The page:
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Plan It: Four Days With the Kids in Washington, DC
Visiting DC with kids can be a cinch. With tons of museums, outdoor activities, and great kid-friendly restaurants, there’s something to suit almost every taste—from children to adults and everything in between. By sara levine, Emily Leaman
Comments () | Published April 28, 2008

View Larger MapDAY ONE: TOURING WITH KIDS
Spend the day toting the tots to some of DC’s most popular sites and attractions, then it’s off to Bethesda, Maryland, for a night of food and fun.

9 AM: Breakfast at Pete’s
Start your day with a hearty breakfast at Pete’s (212 Second St., SE; 202-544-7335), a busy diner on Capitol Hill that’s a favorite with locals. Pete’s serves breakfast basics—omelets, pancakes, and French toast—at wallet-friendly prices. It’s across the street from the Library of Congress and just a block from the Capitol, so it’s a great place for watching iPhone-laden Hill staffers shuffle off to work. In warm weather, try to snag a seat outside for the best people watching.

9:45 AM: Mini Walking Tour

En route to your next stop, the National Postal Museum, enjoy a quick walking tour of some of DC’s don’t-miss sights. You’ll see the Library of Congress, the Capitol, the Supreme Court, and the House and Senate office buildings. Here’s the route to take: Walk west on Independence Avenue for one block and turn right at First Street, Southeast. Follow First Street for about 4½ blocks; the road dead ends at Columbus Circle in front of Union Station. The National Postal Museum is the building to the left of Union Station between First Street, Northeast, and North Capitol Street.

10 AM: National Postal Museum
The first stop is the National Postal Museum (2 Massachusetts Ave., NE; 202-633-8181), which, believe it or not, is a great place for kids. It traces the history of mail in the United States from Colonial times to the present. The place is loaded with interactive exhibits—there’s even a spot to make postcards and have them addressed, stamped, and mailed for free. Documenting how mail used to be carried across the country, the museum is home two airplanes that hang from the ceiling, two stagecoaches (including one you can sit in), plus a big rig and an old train car, both of which you can sit in. Who knew mail could be so much fun?
11:45 AM: Tour and Lunch at Union Station
Head next door to Union Station (50 Massachusetts Ave., NE), one of the city’s most popular destinations. This Beaux Arts-style train station is a bustling transportation hub, with the Red Line Metro, Amtrak, and Virginia and Maryland commuter trains making stops daily. It features three concourses: The top two house more than 100 shops and eateries, and the lower one features a food court and movie theater. In the marble foyer at the front of the station—a cavernous space with 96-foot vaulted ceilings—art and science exhibits and other public events take place throughout the year. Pick up a brochure at the visitors’ desk and take some time to explore the building. Then, head downstairs to the food court and grab lunch. With more than 30 vendors, there’s bound to be something for every taste.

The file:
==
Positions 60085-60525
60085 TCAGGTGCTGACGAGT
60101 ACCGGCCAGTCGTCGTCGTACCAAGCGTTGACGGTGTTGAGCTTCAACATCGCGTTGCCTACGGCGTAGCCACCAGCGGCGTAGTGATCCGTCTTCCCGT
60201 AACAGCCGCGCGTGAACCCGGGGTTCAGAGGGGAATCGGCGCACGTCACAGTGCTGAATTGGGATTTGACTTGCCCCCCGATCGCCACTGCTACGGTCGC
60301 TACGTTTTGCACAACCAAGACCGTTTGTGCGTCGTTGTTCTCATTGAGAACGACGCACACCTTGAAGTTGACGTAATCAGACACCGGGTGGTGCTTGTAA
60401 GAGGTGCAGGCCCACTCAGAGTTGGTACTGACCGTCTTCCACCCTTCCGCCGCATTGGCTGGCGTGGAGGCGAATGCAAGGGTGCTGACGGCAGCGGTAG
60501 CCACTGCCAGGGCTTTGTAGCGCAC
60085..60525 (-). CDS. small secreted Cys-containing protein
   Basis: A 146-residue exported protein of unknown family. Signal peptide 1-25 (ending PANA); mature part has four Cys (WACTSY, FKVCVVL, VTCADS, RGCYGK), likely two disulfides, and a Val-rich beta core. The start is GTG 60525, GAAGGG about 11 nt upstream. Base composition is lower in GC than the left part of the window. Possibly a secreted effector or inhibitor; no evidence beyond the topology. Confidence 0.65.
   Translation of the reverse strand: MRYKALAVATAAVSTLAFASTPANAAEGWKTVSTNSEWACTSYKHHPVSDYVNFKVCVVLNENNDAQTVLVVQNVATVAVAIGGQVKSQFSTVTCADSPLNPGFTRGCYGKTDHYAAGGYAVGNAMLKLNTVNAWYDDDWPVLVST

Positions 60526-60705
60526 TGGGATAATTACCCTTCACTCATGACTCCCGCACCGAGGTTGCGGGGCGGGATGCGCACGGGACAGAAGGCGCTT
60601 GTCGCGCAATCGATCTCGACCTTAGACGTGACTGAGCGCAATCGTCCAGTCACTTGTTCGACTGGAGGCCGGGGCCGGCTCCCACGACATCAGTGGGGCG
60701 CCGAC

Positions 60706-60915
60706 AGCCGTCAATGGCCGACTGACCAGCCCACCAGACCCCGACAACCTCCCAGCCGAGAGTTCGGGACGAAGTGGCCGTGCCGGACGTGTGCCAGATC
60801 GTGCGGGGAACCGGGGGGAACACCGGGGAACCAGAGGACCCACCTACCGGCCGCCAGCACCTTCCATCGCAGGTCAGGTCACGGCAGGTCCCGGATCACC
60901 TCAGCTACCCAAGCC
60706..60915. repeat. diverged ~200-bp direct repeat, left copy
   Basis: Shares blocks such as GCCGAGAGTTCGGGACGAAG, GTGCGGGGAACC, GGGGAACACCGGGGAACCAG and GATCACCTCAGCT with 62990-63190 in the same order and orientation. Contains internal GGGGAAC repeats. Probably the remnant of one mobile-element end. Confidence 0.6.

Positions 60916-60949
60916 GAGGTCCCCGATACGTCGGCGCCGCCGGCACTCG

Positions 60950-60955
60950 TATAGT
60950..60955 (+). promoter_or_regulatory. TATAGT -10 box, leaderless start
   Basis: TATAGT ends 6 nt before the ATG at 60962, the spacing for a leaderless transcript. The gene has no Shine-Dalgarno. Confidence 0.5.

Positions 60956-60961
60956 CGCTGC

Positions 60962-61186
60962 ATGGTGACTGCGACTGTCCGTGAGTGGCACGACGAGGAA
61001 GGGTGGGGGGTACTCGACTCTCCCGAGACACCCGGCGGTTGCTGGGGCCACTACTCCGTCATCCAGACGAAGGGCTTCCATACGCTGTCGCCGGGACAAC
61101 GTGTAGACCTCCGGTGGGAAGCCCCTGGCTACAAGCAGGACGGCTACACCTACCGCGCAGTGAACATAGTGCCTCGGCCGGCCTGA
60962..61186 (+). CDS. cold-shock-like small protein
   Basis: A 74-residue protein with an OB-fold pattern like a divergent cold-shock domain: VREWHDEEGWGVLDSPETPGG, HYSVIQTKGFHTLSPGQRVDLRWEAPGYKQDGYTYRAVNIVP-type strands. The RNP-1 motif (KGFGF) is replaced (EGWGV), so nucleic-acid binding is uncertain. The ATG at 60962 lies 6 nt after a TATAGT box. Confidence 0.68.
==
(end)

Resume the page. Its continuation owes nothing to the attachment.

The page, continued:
1 PM: US Botanic Garden
Just a short walk from Union Station is the US Botanic Garden (245 First St., SW), one of the Smithsonian’s treasures. It’s a year-round greenhouse and conservatory that can make the darkest day of winter feel like a trip to Fiji. Inside, you’ll see 26,000 plants organized in collections throughout ten climate-controlled rooms. In the center is the largest room, which houses the jungle. It includes a second-story catwalk for viewing the canopy from above.

If the weather’s nice, meander through the two outside gardens: Bartholdi Park (just south of the conservatory, across Independence Avenue), which is anchored by a large fountain, and the National Garden (just west of the conservatory), which includes rose and butterfly gardens, the First Ladies’ Water Garden, and an outdoor amphitheater.

2:30 PM: Tour the Capitol
You’re just steps from the US Capitol, so it’s time for a tour! You’ll walk through the Hall of Columns, the rotunda, and the old Supreme Court chambers, then head upstairs to where the real action is: the House and Senate chambers. From the visitors’ gallery, you can watch history as it happens—see bills being debated, votes being counted, and speeches being given. But a word to the wise: Congress is on recess for the month of August, so if watching a bill become a law is important to you, don’t plan a visit that month.

Tickets are free but available only on a first-come, first-served basis at the Capitol Guide Service kiosk on the sidewalk on the Capitol’s southwest side (near the intersection of First Street and Independence Avenue, Southwest). Ticket distribution starts at 9 AM.

• Insider tip: Lines for the ticket kiosk can be long, especially in summer. If you’re a US citizen, you might try to arrange a tour with someone from your Congress member’s or senators’ office. It’s recommended that you call in advance of your trip to secure a tour time, but even if you don’t, it’s a worth a try just popping in and seeing if they’ll give you a tour on the spot. Often, they’re more than willing to accommodate—you might be a voter, after all.

4 PM: City Views at the Old Post Office Pavilion and Clock Tower
Skip the lines at the Washington Monument and take in a view of the city from downtown DC’s second-highest point: the clock tower at the Old Post Office Pavilion (1100 Pennsylvania Ave., NW; 202-289-4224). This free tour is one of DC’s best-kept secrets. The observation deck provides 360-degree views of the city. The tower is home to the Congressional Bells, a gift from Britain for our country’s 200th birthday; they ring on Thursday evenings and special occasions.

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Posted at 12:00 AM/ET, 04/28/2008 RSS | Print | Permalink | Washingtonian.com Articles